• Don't think, If I loved him I would do more. If you truly love him you will do less. You'll help him control himself - something you'll both be happy for on your wedding night.

Why do boys rape?

Three teenage rapists were interviewed. These boys, now in treatment at the Maclaren School for Boys in Oregon, got frighteningly honest about why they raped.

Mike, 18 years old, committed rape twice. He says he raped the first girl because he felt he had no control over his own life, so he wanted to have power over someone else. About his second rape victim (his teenage cousin), he says, “I felt powerful when I was doing it.”

Toby, also 18 years old, was drinking and smoking pot the night he and three friends sexually abused and tried to rape an ex-girlfriend of his. While doing this, Toby says, “I felt like I was in control over the whole thing. It was a way to have power over someone, someone who couldn't defend herself because I would be bigger. Even though I had gone out with her, I felt she was just a sexual object.”

John, 17, had been out drinking one night with a girl he liked who considered him only a friend. He raped her in a parking lot. He says, “She fought hard. It made me feel good, you know. I had control over somebody else. I wasn't thinking of her as my friend, I was thinking of her more as just an object.”

A crisis center counselor confirms these motivations, stating, “Rape has nothing to do with sex and passion. Nothing. It has to do with anger hatred a desire to humiliate, a desire to be powerful, a desire to control.”

What to do if a guy's trying to rape you:

Stephany, a counselor at a crisis center for sexually abused women, offers this advice.

  • If a guy is just being aggressive or manipulative - fight. Scream; threaten to tell; if you can work yourself up enough, throw up; wet yourself. Anything you can think of. Don't worry about looking foolish. Get this guy out of there.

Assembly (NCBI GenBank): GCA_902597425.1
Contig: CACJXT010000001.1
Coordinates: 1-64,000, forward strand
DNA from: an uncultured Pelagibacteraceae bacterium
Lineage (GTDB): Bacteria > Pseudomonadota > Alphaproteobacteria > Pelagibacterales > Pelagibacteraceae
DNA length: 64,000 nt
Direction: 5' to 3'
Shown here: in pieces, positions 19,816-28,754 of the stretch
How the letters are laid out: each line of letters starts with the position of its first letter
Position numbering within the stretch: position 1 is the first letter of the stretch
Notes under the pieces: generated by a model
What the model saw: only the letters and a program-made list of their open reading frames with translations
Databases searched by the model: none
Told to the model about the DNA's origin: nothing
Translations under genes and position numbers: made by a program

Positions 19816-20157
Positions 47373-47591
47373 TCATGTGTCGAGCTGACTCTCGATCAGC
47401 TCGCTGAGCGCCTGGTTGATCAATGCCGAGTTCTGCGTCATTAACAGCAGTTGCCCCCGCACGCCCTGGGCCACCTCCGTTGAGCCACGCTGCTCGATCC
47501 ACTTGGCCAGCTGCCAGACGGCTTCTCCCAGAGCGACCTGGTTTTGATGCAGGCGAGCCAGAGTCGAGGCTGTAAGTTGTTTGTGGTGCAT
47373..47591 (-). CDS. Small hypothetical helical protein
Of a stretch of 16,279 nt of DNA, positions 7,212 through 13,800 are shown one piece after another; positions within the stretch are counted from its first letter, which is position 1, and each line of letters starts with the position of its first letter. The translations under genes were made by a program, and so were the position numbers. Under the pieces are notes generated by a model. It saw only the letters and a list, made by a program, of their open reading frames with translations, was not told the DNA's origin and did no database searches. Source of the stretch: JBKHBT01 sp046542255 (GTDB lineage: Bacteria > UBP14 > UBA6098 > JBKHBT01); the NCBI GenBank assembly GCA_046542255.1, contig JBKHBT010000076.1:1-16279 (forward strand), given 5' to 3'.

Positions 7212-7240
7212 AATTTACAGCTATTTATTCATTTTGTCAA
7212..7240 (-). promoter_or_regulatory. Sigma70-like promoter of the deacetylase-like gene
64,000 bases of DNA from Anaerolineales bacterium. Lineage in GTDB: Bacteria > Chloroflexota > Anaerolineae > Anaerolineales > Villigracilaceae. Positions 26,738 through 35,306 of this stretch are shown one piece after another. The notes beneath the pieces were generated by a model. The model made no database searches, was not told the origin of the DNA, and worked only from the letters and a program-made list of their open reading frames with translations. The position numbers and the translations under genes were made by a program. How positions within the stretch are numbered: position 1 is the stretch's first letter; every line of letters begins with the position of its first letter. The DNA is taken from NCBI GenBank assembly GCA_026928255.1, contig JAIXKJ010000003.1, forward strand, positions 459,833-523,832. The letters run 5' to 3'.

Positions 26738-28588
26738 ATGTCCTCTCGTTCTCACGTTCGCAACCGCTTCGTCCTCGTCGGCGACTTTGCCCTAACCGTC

• If he's trying to rape you in a neighborhood and you can get away long enough, run to the nearest door or window and bang on it and scream. One girl trapped in a car with a guy kept hitting the horn and scared him away.
  • If a guy is holding a gun or a knife on you, or if he starts beating on you before you've struggled or resisted, do anything to try to save your life. And if that means passive, life-saving cooperation, then do that. You can prosecute later.

If You're a Guy ...

  • Understand what you have the right to expect when a girl agrees to go out with you – her company.
  • Stay away from alcohol and other drugs. Alcohol is a factor in almost half of rapes.
  • Try each paying your own way (going dutch) on dates. This gets everyone out of the “you owe me” syndrome.
  • Work against the myth of the dominating male. Be comfortable with girls asking you out too. And don't take it as a come-on. It isn't.
  • Remember: there is nothing mature or masculine about premarital sex, or about forcing a girl to have sex.
  • If a girl acts as though she is very interested, that means she may be very interested in you as a person. That's the truest flattery. It doesn't mean she wants to have sex. Don't read things into a girl's behavior.
  • If a girl gives in, that doesn't mean she was waiting for you to pressure her more. It means she just gave in, gave up. And she will be sorry and resent you for it. Count on it.
  • If you force a girl to have sex, no matter who you are or who she is, if you're convicted, you will go to prison.
  • When a girl says no, respect the no.

You have raped a girl if:

  • She says no, but you think she means yes and you force her.

You are bordering on rape if:

  • She says no, and you give her emotional abuse until she gives in. According to a sexual crisis counselor, if you say any of the following things, you are giving a girl emotional abuse:
    • “If you love me, you would do it.” Remember: if a guy really cares about a girl, he would never want her to do something she didn't want to do-and something she'll be sorry for later.
    • “We've done it before.” Even if she's broken down in the past, a girl - and a guy - has the right to say no at any time and have that respected.
    • “If you don't do it, I'll tell all your girlfriends that we did it anyway.”
    • “You're not going home until I get what I want.”


If you've been raped (no matter how long ago)...

Call a sexual abuse crisis hotline or visit a center. Talk to someone who understands what you're going through. (For the number of such an agency in your area, check the front of your phone book under emergency numbers. Or call the police station, the health department, or social services.) You don't even have to give your name.